When he got famous in the early 1990s dance scene, touring with the likes of the Shamen, he was a teetotal, celibate, non-smoking, drug-shunning Christian evangelical… ministering to crowds of sweaty godless disco-kiddies rutting like roe deer, gobbling Es and smelling horribly of Vicks VapoRub.
In 1994 he had an “epiphany” that has since been much mythologised. “I sat down and examined everything that was going on in my life and asked: why do I live the way I do? I didn’t like the idea of these arbitrarily-held beliefs. I took them out and looked at them and realised that there really is no place for militancy in such a complicated world.”
Now he likes a beer (“I used to be a celebratory drunk,” he complains, “but with encroaching middle age I’m not as much fun”), takes the odd E, and has admitted to occasional sexual shenanigans with groupies. But he continues to work ridiculously hard – he reckons to have written 300 songs before selecting the 15 which went on Hotel – and his worldview still owes a lot more to Pete Abelard than Pete Doherty. His weblog mixes fanboy discussions of The Simpsons with jeremiads against global evils, from the Bush administration to the use of glue traps to catch mice.
The earnestness with which he now propounds his live-and-let-live views is the same earnestness with which he once preached to the meat-eating damned. He talks intensely, self-deprecatingly, and in long periphrastic sentences with few jokes. The ends of his sentences rise, and he gulps his words down a little, like Kermit the Frog.
With most famous folk, there will be no-go areas in the conversation, but you’ll emerge with quite a strong sense of what the person is like. Conversely, with Moby, there seems to be no question he won’t answer, no impertinence that would offend him – and yet trying to get a purchase on him is like a small dog trying to sink its teeth into a beach-ball.
In part, that’s thanks to the sheer levelness of his delivery; but in part, it’s because you don’t really feel completely confident that he isn’t winding you up. He says different things to different interviewers. He tells the gay press he is bisexual. He titillates lad-mags with sex and drugs. He’s more than prepared to speak to the Telegraph about Kant’s Critique of Pure Reason (“Unless you’re an absolute masochist there’s no reason anyone would want to read that book”).
Do you tell the truth in interviews? I ask him. “Mmm,” he says, “most of the time.” That rather neat adapting to the requirements of the media outlet in hand is, he says, not so much a marketing device as a genuine desire to please.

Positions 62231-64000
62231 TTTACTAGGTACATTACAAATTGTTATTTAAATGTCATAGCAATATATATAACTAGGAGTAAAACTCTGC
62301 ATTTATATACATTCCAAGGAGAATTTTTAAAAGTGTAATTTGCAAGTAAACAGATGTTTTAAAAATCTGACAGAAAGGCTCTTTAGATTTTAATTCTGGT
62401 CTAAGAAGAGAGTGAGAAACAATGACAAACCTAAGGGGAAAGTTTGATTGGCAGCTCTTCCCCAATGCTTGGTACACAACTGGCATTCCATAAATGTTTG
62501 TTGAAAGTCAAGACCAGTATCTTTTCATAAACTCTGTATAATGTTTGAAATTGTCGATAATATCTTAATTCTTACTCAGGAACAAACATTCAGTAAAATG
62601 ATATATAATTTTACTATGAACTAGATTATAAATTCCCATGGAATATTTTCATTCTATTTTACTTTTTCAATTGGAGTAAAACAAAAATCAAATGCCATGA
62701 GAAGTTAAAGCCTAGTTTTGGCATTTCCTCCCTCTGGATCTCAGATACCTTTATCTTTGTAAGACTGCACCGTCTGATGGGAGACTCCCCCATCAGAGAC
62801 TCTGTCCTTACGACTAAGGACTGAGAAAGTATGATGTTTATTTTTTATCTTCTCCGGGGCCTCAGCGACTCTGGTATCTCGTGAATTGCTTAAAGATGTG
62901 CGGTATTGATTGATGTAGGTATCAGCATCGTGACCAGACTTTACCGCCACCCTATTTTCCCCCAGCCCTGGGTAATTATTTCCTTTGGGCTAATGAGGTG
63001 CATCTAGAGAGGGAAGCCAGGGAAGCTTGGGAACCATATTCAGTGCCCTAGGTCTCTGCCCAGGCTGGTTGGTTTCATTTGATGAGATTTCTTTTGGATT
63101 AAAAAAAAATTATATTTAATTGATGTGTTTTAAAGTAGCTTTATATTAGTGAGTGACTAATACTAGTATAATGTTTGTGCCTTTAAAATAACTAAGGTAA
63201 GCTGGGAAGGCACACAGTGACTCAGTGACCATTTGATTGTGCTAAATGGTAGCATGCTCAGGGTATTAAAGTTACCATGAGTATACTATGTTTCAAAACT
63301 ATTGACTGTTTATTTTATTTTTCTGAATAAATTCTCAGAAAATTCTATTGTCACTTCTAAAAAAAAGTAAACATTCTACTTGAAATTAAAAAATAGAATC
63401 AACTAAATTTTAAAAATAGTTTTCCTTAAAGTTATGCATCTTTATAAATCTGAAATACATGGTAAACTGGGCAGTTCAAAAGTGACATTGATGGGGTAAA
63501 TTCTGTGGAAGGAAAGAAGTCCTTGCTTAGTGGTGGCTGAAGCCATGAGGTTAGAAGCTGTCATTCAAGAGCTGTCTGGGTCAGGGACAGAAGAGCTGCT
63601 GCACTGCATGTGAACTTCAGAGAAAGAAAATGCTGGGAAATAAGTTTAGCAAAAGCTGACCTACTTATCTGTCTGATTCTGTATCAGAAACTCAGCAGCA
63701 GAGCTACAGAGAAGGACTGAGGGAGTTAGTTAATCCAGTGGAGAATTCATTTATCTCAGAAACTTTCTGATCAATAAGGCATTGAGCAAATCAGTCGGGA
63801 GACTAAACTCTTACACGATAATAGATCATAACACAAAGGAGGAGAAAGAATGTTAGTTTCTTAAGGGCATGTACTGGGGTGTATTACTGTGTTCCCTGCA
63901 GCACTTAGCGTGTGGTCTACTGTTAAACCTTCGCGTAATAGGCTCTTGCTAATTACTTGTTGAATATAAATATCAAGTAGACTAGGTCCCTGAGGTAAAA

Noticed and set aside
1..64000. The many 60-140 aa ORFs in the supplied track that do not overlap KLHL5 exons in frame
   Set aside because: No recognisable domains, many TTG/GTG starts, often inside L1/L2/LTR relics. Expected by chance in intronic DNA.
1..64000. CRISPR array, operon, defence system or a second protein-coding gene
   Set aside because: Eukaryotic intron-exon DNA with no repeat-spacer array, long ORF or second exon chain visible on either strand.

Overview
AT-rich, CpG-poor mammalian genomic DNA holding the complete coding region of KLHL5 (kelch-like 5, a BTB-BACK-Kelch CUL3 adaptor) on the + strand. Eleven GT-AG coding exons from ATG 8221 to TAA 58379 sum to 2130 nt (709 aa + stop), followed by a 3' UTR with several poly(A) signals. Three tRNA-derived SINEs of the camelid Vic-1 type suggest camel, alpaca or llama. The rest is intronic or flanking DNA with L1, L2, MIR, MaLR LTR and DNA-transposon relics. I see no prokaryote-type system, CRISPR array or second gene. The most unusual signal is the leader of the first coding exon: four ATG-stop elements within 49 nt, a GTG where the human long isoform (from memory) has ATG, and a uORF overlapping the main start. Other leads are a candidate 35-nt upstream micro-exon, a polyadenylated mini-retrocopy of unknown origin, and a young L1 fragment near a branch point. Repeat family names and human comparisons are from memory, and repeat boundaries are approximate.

“You know the movie Zelig? I’m like that. It’s more a desire, in a weird way, to fit in. From my perspective, it just seems accommodating… a little bit respectful. Like if I went to a dinner party and the host collected Fauvist paintings, we would talk about Fauvism.
“A lot of it is growing up in the environment I grew up – I grew up very very poor in a very very wealthy town… so my home environment was very very different from the one I found myself in in all my friends’ houses. I quickly had to learn.”
Moby grew up in suburban Connecticut, living, at one point, next door to the Bush estate (Moby worked on the Kerry campaign and has strong views on Bush, most of which you will be able to guess). He was raised by his hippyish, English graduate single mother after his father’s death in a car crash, and the house was full of books. He dropped out of a philosophy degree at the University of Connecticut when he started to suffer serious panic attacks, and by the time completing his degree was again in prospect, music had eclipsed that ambition.
You’d have to bet on Hotel being a big commercial success. The top end of the album is loaded with singles. It has a hugely accessible retro feel, with four-square beats, ’80s synths, euphoric chords and lush production. Before he became a punk, before he became a techno star, Moby was a new wave fan.
“When I was growing up,” he says, “albums were my closest friends, as sad as that may sound – Joy Division’s Closer, or Echo and the Bunnymen’s Heaven Up Here… I had a more intimate relationship with those records than I did with most of the people in my life.”